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Facts Forum News, Vol. 4, No. 9, October 1955
File 024
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Facts Forum. Facts Forum News, Vol. 4, No. 9, October 1955 - File 024. University of Houston Libraries. University of Houston Digital Library. Web. October 29, 2020. https://digital.lib.uh.edu/collection/1352973/item/69/show/23.

Disclaimer: This is a general citation for reference purposes. Please consult the most recent edition of your style manual for the proper formatting of the type of source you are citing. If the date given in the citation does not match the date on the digital item, use the more accurate date below the digital item.

Facts Forum. Facts Forum News, Vol. 4, No. 9, October 1955 - File 024. Facts Forum News, 1955-1956. University of Houston Libraries. Retrieved from https://digital.lib.uh.edu/collection/1352973/item/69/show/23

Disclaimer: This is a general citation for reference purposes. Please consult the most recent edition of your style manual for the proper formatting of the type of source you are citing. If the date given in the citation does not match the date on the digital item, use the more accurate date below the digital item.

Facts Forum, Facts Forum News, Vol. 4, No. 9, October 1955 - File 024, Facts Forum News, 1955-1956, University of Houston Libraries, accessed October 29, 2020, https://digital.lib.uh.edu/collection/1352973/item/69/show/23.

Disclaimer: This is a general citation for reference purposes. Please consult the most recent edition of your style manual for the proper formatting of the type of source you are citing. If the date given in the citation does not match the date on the digital item, use the more accurate date below the digital item.

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Title Facts Forum News, Vol. 4, No. 9, October 1955
Alternate Title Facts Forum News, Vol. IV, No. 9, October 1955
Series Title Facts Forum News
Creator
  • Facts Forum
Publisher Facts Forum
Date unknown
Language eng
Subject
  • Anti-communist movements
  • Conservatism
  • Politics and government
  • Hunt, H. L.
Place
  • Dallas, Texas
Genre
  • journals (periodicals)
Type
  • Text
Identifier AP2.F146 v. 4 1955; OCLC: 1352973
Collection
  • University of Houston Libraries
  • Facts Forum News
Rights No Copyright - United States
Item Description
Title File 024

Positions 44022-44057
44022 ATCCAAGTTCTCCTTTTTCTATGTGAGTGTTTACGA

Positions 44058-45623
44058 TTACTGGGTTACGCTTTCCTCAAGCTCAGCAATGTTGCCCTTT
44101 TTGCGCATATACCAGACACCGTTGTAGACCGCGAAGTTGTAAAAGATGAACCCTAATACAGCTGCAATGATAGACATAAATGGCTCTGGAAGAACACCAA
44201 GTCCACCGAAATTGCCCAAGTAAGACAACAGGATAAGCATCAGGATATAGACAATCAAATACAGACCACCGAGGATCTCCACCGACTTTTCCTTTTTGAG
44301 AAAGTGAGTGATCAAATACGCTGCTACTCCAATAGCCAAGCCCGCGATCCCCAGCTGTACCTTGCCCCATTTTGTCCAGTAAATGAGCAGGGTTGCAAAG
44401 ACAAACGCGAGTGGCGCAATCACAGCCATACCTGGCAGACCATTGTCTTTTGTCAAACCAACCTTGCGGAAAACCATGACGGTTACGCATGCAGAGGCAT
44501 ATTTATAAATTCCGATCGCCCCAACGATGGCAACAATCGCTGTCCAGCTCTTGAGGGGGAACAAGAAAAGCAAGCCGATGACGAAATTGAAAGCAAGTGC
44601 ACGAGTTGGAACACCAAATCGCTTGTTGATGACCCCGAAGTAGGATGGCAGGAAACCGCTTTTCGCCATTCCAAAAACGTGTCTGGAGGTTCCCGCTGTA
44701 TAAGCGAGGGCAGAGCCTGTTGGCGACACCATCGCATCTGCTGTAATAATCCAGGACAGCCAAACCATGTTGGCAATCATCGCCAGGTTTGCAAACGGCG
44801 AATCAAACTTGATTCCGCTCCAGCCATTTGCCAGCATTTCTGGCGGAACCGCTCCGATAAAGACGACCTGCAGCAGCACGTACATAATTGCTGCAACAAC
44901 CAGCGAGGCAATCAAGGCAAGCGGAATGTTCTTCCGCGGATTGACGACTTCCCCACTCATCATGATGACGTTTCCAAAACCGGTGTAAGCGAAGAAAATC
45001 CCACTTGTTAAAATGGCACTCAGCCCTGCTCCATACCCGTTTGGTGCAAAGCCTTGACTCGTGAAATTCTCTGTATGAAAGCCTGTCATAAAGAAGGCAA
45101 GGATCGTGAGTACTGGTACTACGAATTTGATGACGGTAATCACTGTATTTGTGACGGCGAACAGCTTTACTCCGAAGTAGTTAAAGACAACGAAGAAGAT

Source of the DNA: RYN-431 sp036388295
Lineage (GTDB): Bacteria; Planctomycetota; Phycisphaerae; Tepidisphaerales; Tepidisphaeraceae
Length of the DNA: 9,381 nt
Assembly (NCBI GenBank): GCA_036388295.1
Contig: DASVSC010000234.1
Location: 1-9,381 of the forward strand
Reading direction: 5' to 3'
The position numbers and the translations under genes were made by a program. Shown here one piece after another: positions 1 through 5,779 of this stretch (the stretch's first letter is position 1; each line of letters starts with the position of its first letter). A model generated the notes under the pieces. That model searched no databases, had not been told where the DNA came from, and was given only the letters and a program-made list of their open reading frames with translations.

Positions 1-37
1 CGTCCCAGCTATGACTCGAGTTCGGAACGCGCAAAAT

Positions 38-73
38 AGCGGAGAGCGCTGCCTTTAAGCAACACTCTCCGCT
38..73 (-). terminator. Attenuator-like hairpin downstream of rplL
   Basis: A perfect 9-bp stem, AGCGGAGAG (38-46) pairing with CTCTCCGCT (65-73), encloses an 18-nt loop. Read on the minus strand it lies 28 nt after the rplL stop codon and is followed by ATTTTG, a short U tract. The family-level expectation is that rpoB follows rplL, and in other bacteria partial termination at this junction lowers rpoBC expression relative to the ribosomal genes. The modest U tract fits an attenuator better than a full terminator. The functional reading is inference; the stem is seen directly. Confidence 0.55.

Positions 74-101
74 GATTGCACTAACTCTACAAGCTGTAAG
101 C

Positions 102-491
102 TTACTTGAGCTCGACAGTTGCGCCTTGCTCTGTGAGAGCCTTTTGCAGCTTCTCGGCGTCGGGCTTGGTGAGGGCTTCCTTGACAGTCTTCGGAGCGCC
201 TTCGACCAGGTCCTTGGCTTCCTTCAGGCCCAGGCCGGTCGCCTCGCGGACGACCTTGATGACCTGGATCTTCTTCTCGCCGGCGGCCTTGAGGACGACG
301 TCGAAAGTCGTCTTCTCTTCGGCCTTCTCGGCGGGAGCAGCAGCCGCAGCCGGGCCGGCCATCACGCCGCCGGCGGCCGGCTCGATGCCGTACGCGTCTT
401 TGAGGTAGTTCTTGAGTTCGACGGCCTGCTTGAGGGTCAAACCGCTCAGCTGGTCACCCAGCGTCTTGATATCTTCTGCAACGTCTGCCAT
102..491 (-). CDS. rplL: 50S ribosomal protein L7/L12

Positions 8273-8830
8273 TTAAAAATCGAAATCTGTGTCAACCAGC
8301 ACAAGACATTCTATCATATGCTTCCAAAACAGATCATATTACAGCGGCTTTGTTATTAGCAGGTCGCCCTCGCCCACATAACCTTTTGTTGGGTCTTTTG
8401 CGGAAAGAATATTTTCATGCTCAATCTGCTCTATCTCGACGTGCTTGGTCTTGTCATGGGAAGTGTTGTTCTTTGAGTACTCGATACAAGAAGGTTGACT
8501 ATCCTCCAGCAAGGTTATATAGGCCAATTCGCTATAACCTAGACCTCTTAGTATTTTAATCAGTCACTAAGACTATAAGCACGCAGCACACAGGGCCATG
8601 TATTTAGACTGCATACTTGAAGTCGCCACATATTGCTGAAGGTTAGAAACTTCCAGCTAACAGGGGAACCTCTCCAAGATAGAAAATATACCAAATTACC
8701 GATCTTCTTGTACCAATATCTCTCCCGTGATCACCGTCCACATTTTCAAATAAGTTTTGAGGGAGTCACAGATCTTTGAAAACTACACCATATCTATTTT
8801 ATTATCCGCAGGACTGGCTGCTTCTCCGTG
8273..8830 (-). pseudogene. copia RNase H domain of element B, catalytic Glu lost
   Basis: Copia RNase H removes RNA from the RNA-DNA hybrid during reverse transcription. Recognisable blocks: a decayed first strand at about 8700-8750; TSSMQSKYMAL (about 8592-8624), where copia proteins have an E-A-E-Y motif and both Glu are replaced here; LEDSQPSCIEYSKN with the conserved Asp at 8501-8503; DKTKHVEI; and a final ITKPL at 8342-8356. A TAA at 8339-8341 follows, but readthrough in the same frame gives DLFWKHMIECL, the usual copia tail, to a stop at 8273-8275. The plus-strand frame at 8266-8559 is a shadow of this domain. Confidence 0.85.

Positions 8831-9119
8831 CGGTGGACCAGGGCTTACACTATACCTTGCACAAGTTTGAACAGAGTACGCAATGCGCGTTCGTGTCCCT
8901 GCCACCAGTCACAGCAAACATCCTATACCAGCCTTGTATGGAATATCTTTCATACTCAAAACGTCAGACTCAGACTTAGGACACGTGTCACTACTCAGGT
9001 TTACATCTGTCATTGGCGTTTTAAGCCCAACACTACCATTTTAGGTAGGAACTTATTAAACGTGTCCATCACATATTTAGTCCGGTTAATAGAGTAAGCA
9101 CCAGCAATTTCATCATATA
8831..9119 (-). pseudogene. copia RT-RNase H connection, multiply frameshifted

Transcript for their better treatment by the Western powers. There was, in fact, no doubt that our changed attitude toward the Germans was in large part clue to fear of Soviet Russia, In view of their experience during the period when Americans still retained their affection for "Uncle Joe," it is not to be wondered at if today many Germans greatly fear the consequences to themselves of the end of "tensions" between East and West, or "peaceful coexistence." The British and French may be happy when President Eisenhower says tbat in this atomic age "there is no alternative to peace," and that he is prepared to meet the Communists "halfway." But to many Germans these words arouse latent fears that we may make a deal with Russia at their expense, leaving them disarmed and defenseless in a neutral no-man's land. Nor have the Germans failed to realize the implications of our treatment of Chiang Kai-shek. Since America has told her Chinese ally that he must renounce all hope of liberating China as the condition of continued /Vmerican aid and support, how can the Germans believe that we shall ever help them, or permit them, to liberate East Germany? The repercussions in Europe of our China policy are unknown to the American public because most of the correspondents of American news agencies and newspapers abroad consider only British and French appeasement opinion as the voice of Europe. Also, of course, because so many of our foreign corre- sponilents are themselves graduates or adherents of the Lattimore school of thought, which is still predominant in England. TAUGHT BY EXPERIENCE If we are to understand their views, fears and hopes, we must rid ourselves of old prejudices, engendered by wartime propaganda, and realize that Germans are people much like ourselves. They differ from us only in their greater understanding of communism, and of totalitarian methods and aims, thanks to their past experience. In the first place they know far better than we do the terrible compulsions which a totalitarian state, whether Nazi or Communist, uses to keep people subservient and to prevent rebellion. Secondly, owing to their experience as soldiers and as prisoners of war in Russia; or because of the terrible treatment they received al the hands of the Red Army in Eastern Germany and Berlin; or because of the sufferings of their relatives and friends in the East German People's Republic, the German people know better than anyone else on our side of the Iron Curtain —excepting only the Americans taken prisoner by the Communists in Korea— what it means to be at the mercy of the Communists. But precisely because they The capitals of East and West Germany are only 400 miles apart, but much farther apart in their thinking and activities. East Germany's "Little Kremlin" at Pankow (top) where no vehicles or persons may enter without going past barrier and the building (arrow! shown. West Germany's capital, Palais Schaumburg in Bonn (below) is the official seat of Chancellor Konrad Adenauer. know so much better than we do what Communist conquest means, they fear the consequences of appeasement more. The Germans also know what it lakes to fight Russia. They cannot be kidded into believing that twelve divisions of German troops, severely restricted to arms and weapons, can turn NATO into a real, defensive force. They know that only the unrestricted use of all the power which the West possesses, actually or potentially, including atomic and hydrogen bombs, can defeat the Communist empire in Europe and Asia. They also know that the Paris agreement of last summer, far from establishing a viable European defense system, ensured that Europe, ami in particular Germany, should not raise and equip sufficient forces to defend themselves against the Soviet power. According to the text of the "Brussels Treaty Organization," subsequently called "Western European Union," and ratified as part of the Paris Accords, ils signatories promise that no one of them will ever exceed the low level of armies and armaments agreed upon. The "functions of the agency," as laid down in paragraphs one to twelve, are entirely negative. Instead of insisting that all the members of the Western alliance fulfill their defense obligations, these twelve paragraphs are designed to ensure that "the prohibition of the manufacture" of certain types of armaments is being observed ; to control the level of stocks "of other permissible armaments"; and to make sure that "those forces remaining under national control" shall not have stocks of arms larger than necessary for their "size and mission." Nor is this all. The worst provision of the Paris Accords is one which repeals the major weakness of the United Nations; namely, the veto power given to any one member to enable it to defeat the main purpose of the organization. It provides that: "The maximum defense contribution to NATO of all members of the Brussels Treaty Organization will be determined by a special agreemenl ii icing levels which can only be increased by unanimous consent." (Emphasis supplied). Thus, France, or any other member country where "neutralist" or appeasement sentiment is strong. is put in a position to prevent any increase in European armament which might "provoke" the Soviet Union. The Paris Accords in fact appear to have been designed with a view to "containing" Germany rather than the Soviet Empire. It is impossible to contain Germany while using her to contain Russia. However much we may dislike the prospect, it is a fact that Europe cannot be united, or defended by its own forces, without the Germans becoming the paramount power. They are the only people on thc continent of Europe capable of playing the leading role which France considers to be hers by right, but which she is incapable of performing. In the military as in the economic sphere the Germans are bound to be superior to France in a united Europe. This is, of course, whv the Germans are for, and the French against, the creation of a united Europe without customs barriers, import quotas, and other hindrances to trade. Germany has received far less material aid from us than most other nations on our side. They have paid more in occupation costs than tbe three billion dollars they have received from us. The "miracle of German recovery" is in fact mainly clue to their own efforts. At present the "dollar gap" caused by their need to import grain from the Western Hemisphere, to make up for the loss of their Eastern "bread basket" is met by our offshore purchase of about 240 million dollars a year. So long as they continue to be able to earn their living by bard work, and expanding exports, they will almost certainly continue to support Dr. Adenauer's policies, whatever their misgivings on the score of their future security. Since the Germans are far better disposed toward us than France, and since the Bonn government is indisputably loyal to America, logic and commor. sense have been pushing the United States into a closer relationship wilh our former enemies, in spite of the influence of our Francophils. But we are still failing to face up to the realities of the situation. Instead of helping the pro-American and democratic forces in Germanv lo Pag* 22 FACTS FORUM NEWS, October, 1955